Biology

Malaria modelling: An optimal control problem

Malaria, a life-threatening mosquito-borne disease, is a leading cause of death and infection in many developing countries. Using mathematical modelling, Professor Wandi Ding, Middle Tennessee State University, USA, and her colleagues investigate optimal control of malaria, using both the sterile insect technique and insecticide-treated nets. Their simulations show that a combination of both strategies results in a more rapid elimination […]

Read More…

Biology

An in-depth look at the East Coast fever vaccine

East Coast fever causes significant losses among cattle in eastern, central and southern Africa, affecting the livelihoods of livestock keepers in these regions. There is no conventional vaccine for this disease and, instead, an infection and treatment method is implemented using Muguga cocktail and oxytetracycline. Professor Andrew Peters and Dr Fiona Allan of the University of Edinburgh conducted a systematic […]

Read More…

Biology

Foresting Douglas-fir through targeted micropropagation

Conifer trees are in high demand for their aesthetic value and desirable wood, but producing these trees rapidly is challenging because of their long life cycle. Increased effort is underway to use artificial techniques to propagate Douglas-fir. However, this is constrained by a lack of viability and recalcitrance of in vitro cultures. Recent work by Drs Dmytro Yevtushenko and Mariana […]

Read More…

Biology

Unearthing avian evolution: What can we learn from the skeletons of flightless birds?

The evolution of flightless birds is a conundrum that scientists are still trying to solve. Using his experience in clinical medicine, Dr Peter Johnston from the University of Auckland, New Zealand, has recently unearthed new information about the sensory adaptations of several species of flightless birds, including the now extinct moa. This work demonstrates that, in contrast to previous hypotheses, […]

Read More…

Biology

Energy transformation in living cells: The role of vitamin C

The biochemical processes responsible for energy production in cells and for its utilisation in cellular metabolism have been studied extensively. Although several details of how these complex chemical reactions take place have progressively been clarified, far less is known about the structure of the biomolecules involved and their interactions. Professor emeritus János Hunyady, from the University of Debrecen, Hungary, is […]

Read More…

Biology

Look at those feet! Early evolution of rodents and lagomorphs

Rodents and lagomorphs form Glires, a group of gnawing mammals with enlarged ever-growing incisors. In the beginning, Glires were neither ‘true’ rodents nor lagomorphs; we call them basal or stem taxa. Species from this incredibly successful group had different heel structures to suit different lifestyles. Fast running or jumping requires different heel shapes compared to slow clambering or climbing. Dr […]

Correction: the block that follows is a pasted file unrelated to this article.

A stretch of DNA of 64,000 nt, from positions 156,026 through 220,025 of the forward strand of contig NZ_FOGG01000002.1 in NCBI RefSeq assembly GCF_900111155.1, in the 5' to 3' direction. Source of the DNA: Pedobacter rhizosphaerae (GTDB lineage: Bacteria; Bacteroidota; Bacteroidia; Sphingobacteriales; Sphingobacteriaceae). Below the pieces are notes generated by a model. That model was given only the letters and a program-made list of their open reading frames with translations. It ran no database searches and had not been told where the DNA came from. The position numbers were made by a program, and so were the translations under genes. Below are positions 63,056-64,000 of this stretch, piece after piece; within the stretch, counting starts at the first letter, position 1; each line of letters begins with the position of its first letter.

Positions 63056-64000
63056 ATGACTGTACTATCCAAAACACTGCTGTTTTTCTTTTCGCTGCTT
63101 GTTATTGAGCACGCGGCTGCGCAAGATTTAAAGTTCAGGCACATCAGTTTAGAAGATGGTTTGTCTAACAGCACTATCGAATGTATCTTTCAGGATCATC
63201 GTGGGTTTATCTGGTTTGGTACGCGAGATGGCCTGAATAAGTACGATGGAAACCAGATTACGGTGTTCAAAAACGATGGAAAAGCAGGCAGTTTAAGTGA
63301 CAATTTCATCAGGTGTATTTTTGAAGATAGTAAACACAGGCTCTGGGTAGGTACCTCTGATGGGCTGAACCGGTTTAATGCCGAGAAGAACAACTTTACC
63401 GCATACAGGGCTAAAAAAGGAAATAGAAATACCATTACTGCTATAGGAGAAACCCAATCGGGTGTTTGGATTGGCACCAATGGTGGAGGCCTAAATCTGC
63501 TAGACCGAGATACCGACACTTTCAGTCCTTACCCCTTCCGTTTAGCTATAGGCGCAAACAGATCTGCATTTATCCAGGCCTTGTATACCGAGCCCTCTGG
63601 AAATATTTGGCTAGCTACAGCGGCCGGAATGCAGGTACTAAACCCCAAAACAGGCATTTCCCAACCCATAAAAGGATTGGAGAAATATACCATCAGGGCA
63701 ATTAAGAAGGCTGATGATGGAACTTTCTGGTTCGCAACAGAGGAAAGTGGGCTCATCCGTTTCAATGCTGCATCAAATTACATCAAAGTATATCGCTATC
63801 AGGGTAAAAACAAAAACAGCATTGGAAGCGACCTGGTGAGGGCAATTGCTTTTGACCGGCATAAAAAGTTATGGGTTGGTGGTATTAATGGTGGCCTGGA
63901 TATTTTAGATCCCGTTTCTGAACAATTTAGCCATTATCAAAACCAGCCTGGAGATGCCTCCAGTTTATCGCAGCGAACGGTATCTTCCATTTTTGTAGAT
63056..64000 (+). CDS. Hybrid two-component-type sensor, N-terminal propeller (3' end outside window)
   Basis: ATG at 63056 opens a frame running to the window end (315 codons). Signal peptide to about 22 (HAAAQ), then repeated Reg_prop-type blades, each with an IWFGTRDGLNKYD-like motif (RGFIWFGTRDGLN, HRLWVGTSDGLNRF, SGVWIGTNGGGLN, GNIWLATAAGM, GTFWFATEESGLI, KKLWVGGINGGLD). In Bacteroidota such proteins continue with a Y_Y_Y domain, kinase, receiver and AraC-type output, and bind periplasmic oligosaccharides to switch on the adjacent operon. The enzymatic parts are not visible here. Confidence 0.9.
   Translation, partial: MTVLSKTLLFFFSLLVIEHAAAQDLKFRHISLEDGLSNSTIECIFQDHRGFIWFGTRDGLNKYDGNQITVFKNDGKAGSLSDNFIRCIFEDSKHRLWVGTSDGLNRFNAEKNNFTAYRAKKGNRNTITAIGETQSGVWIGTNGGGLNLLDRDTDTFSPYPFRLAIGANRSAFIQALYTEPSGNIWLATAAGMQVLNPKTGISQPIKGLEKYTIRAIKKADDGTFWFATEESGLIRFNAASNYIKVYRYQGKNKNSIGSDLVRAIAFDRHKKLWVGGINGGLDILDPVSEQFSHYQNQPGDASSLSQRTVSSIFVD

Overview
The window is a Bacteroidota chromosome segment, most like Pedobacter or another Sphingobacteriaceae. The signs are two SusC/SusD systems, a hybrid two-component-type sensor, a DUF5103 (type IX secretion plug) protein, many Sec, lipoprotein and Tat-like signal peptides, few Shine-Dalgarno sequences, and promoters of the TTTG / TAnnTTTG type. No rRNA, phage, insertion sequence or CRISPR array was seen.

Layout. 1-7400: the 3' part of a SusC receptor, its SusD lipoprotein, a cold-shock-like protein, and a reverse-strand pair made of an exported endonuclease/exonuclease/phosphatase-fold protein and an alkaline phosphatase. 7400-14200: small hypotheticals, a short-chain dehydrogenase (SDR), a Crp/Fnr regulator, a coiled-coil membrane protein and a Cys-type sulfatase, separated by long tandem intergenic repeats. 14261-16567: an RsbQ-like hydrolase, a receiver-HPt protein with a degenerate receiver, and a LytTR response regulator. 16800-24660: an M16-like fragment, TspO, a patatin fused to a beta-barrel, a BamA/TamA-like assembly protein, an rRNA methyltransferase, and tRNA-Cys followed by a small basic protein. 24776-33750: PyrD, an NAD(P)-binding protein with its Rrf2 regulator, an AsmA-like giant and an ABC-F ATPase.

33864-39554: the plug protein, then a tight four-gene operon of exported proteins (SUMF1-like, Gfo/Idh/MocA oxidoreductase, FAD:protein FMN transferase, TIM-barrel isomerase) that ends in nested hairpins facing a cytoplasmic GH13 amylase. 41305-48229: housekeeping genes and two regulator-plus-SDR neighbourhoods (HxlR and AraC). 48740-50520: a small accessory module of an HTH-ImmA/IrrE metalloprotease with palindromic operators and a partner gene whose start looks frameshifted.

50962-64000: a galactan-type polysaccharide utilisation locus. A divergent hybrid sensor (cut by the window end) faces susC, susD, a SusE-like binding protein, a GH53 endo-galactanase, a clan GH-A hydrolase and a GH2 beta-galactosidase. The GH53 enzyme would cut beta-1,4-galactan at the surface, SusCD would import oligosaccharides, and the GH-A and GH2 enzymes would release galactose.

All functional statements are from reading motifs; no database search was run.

Read More…

Biology

New theories expand cognition to fungi

Consciousness is an elusive concept. Professor Nicholas Money of Miami University in Oxford, Ohio has argued for a new philosophy of cellular consciousness and suggests that fungi have minds. When we explore the sensitivity of fungi and other microbes and recognise their ability to interpret and respond to their environment, it seems logical to extend the definition of consciousness to […]

Read More…

Biology

Understanding tomato plant metabolism for sustainable production

Historically, crops have been domesticated without limiting their access to nutrients or water. Since these varieties did not need efficient nutrient absorption and distribution mechanisms, they are poorly adapted to a sustainable agricultural system which limits the need for excess fertiliser. Drs Laura Carrillo and Joaquin Medina of the Centre of Biotechnology and Genomics (CBGP) in Madrid, Spain, investigated the […]

Read More…

Biology

Green cleaning of heavy metals in water

Many anthropogenic activities have resulted in pollution of water with heavy metals, and pose a huge health risk for humans and animals. Some plants, however, can extract and accumulate these metals from soil and water without any toxic effects. Plant flavonoids are compounds that have the chemical ability to bind to heavy metals. Recent work by Dr Robert Luckay and […]

Read More…

Biology

Blotches and spots: Understanding blemishes of faba bean

Over the last decade, grain legumes such as faba beans have been cultivated widely in the Nordic and Baltic countries. Faba bean is the world’s second-highest grain-yielding legume, yet the occurrence and spread of specific diseases of faba bean grown in Europe have not been studied in great detail. Dr Biruta Bankina and colleagues Dāvids Fridmanis, Gunita Bimšteine, Jānis Kaņeps, […]

Read More…

Thank you for expressing interest in joining our mailing list and community. Below you can select how you’d like us to interact with you and we’ll keep you updated with our latest content.

Would you like to learn more about our services?

 

If you have any questions about how we handle your data, please review our privacy notice.

 

You can unsubscribe at any time by contacting us at admin@email.researchoutreach.org.

 

We use MailChimp and Salesforce Marketing Cloud as our marketing automation platforms. By submitting this form, you acknowledge that the information you provide will be transferred to MailChimp for processing in accordance with their Privacy notice and Terms, and to Salesforce Marketing Cloud in accordance with their Privacy notice and Terms.

Subscribe to our mailing list